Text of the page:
Ministers pressured

Greens push for radical plan to boost rail travel

Borders railway
Greens want more new lines like the Borders Railway

Green activists are demanding a multi-billion investment in the rail network as one condition for continuing to prop up the minority SNP government.

The move comes ahead of a vote by Scottish Green Party members on whether to sustain the power-sharing pact, known as the Bute House Agreement, following the SNP’s decision to scrap a key carbon emissions target.

Net Zero Secretary Mairi McAllan has announced proposals that include the development of a new national integrated ticketing system for public transport, setting up a climate assembly and trebling the number of charging points available for electric vehicles, in a bid to encourage more people to switch away from petrol and diesel cars.

But the Greens say the plans do not go far enough and have dusted off its Rail for All report, published by the party three years ago calling for a 20-year, £22bn investment in Scotland’s railways “to build a modern, zero carbon network that is affordable and accessible to all, making rail a natural choice for commuters and business and leisure travellers”.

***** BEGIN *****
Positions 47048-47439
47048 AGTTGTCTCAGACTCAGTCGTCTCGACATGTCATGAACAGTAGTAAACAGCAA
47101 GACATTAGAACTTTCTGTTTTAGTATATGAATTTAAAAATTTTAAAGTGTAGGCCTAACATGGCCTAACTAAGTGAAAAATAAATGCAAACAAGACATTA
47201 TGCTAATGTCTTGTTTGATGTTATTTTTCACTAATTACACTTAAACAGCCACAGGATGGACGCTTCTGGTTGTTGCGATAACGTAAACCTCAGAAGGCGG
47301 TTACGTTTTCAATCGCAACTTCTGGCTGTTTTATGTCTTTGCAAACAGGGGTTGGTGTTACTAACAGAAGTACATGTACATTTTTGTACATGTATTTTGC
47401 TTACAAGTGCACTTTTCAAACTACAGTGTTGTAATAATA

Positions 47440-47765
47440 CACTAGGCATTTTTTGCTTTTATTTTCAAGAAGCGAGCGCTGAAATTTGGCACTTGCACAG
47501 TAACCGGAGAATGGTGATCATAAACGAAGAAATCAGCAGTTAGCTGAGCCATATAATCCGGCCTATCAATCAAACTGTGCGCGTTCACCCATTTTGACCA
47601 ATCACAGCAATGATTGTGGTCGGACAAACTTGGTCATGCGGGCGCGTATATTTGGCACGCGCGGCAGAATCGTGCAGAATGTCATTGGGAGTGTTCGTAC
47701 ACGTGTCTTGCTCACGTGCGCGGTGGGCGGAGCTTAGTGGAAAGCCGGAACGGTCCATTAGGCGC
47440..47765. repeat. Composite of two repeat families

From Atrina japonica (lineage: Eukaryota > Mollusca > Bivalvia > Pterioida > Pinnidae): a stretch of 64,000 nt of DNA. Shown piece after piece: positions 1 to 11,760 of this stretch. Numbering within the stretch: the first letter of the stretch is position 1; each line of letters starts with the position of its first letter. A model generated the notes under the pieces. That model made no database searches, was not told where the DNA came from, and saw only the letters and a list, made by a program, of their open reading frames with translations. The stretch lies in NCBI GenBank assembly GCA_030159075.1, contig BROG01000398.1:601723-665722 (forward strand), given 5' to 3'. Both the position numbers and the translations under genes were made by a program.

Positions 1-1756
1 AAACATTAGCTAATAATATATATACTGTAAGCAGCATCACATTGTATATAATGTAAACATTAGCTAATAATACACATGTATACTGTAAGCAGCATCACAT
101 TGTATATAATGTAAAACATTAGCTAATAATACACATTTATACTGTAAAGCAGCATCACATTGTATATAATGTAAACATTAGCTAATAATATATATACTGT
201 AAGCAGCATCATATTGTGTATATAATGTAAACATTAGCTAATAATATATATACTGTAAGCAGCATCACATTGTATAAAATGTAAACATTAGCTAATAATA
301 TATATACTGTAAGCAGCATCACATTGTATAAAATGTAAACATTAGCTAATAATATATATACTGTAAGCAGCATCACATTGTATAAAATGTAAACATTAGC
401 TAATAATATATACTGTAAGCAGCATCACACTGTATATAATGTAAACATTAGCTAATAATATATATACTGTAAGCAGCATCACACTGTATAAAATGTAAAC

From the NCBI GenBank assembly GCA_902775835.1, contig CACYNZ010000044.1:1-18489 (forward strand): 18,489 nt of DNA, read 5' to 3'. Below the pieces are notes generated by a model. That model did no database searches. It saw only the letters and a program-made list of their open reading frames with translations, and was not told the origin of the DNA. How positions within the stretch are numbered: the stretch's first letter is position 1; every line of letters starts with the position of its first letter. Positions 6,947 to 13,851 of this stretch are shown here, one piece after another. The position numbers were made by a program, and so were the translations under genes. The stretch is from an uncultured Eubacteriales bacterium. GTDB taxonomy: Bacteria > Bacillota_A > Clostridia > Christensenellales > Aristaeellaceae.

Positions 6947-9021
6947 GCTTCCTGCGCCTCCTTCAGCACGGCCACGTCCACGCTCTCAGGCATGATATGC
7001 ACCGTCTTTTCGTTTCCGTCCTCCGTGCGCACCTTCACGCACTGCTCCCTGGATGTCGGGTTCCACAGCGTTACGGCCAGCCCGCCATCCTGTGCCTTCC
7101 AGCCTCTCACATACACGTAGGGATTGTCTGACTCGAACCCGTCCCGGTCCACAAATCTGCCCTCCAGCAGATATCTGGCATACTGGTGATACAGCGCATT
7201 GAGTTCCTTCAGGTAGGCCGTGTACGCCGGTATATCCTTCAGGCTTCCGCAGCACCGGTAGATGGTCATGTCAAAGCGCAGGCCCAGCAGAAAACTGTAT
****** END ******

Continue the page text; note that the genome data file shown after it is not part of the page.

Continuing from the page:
So far only one key proposal has been implemented – nationalisation of ScotRail – and the Greens now believe it is time to put its other recommendations into action.

The report called for journey times to “be significantly reduced, particularly between key Scottish cities” to “enable rail to become the dominant mode for long-distance travel”.

It recommended a substantial shift in freight from road to rail and connection of communities of more than 5,000 people to the national rail network, reversing many of the Beeching cuts of the 1960s.

The report stated: “Whilst many European countries have built high-speed lines and long-distance connections that criss-cross the continent and provide an affordable, comfortable and low-carbon option for commuting, business and leisure travel, Scotland and Britain as a whole has systematically under-invested in the rail network in favour of roads. 

“In 1895, for example, one could make the trip from the Capital to Dundee in just 57 minutes, compared to today’s 64 minutes.”

The document proposed building a tunnel under the Firth of Forth Tunnel to transform east coast transport and cut journey times from Edinburgh to Perth, Dundee, Aberdeen and Inverness.

Comment: Greens may emerge stronger from climate wobble



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